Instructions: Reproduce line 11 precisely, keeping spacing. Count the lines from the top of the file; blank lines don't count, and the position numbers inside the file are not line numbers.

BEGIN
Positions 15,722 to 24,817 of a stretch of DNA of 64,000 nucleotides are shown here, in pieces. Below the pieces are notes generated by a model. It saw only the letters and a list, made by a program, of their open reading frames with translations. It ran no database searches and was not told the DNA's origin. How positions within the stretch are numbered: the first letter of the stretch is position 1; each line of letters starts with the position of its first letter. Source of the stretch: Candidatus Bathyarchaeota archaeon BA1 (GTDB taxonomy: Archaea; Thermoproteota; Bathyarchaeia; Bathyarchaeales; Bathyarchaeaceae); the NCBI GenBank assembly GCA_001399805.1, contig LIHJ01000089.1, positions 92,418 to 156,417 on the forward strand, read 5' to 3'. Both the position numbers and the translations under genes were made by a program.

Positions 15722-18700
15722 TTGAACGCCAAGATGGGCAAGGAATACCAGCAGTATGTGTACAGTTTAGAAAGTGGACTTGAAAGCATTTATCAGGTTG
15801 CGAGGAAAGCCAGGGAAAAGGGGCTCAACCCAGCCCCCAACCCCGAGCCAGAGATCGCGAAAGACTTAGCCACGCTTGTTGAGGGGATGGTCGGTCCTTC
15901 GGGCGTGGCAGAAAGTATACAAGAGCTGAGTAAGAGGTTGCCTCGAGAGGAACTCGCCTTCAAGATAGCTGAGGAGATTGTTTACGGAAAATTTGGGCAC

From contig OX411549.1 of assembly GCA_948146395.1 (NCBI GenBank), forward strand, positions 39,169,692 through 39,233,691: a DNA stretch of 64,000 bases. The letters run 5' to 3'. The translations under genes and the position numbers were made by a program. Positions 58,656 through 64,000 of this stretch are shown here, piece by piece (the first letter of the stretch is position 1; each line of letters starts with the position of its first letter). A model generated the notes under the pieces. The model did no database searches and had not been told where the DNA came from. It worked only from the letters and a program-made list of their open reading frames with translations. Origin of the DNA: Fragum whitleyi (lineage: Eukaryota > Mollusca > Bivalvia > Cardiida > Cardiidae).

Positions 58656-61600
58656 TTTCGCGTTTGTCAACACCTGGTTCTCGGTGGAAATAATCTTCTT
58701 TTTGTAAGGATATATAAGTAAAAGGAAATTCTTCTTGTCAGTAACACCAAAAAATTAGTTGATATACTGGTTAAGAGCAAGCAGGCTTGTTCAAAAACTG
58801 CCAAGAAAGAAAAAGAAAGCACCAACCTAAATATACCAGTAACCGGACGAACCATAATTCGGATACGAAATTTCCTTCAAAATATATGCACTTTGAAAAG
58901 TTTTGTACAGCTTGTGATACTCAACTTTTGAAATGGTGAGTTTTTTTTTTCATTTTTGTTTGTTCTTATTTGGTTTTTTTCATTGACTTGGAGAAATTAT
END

58901 TTTTGTACAGCTTGTGATACTCAACTTTTGAAATGGTGAGTTTTTTTTTTCATTTTTGTTTGTTCTTATTTGGTTTTTTTCATTGACTTGGAGAAATTAT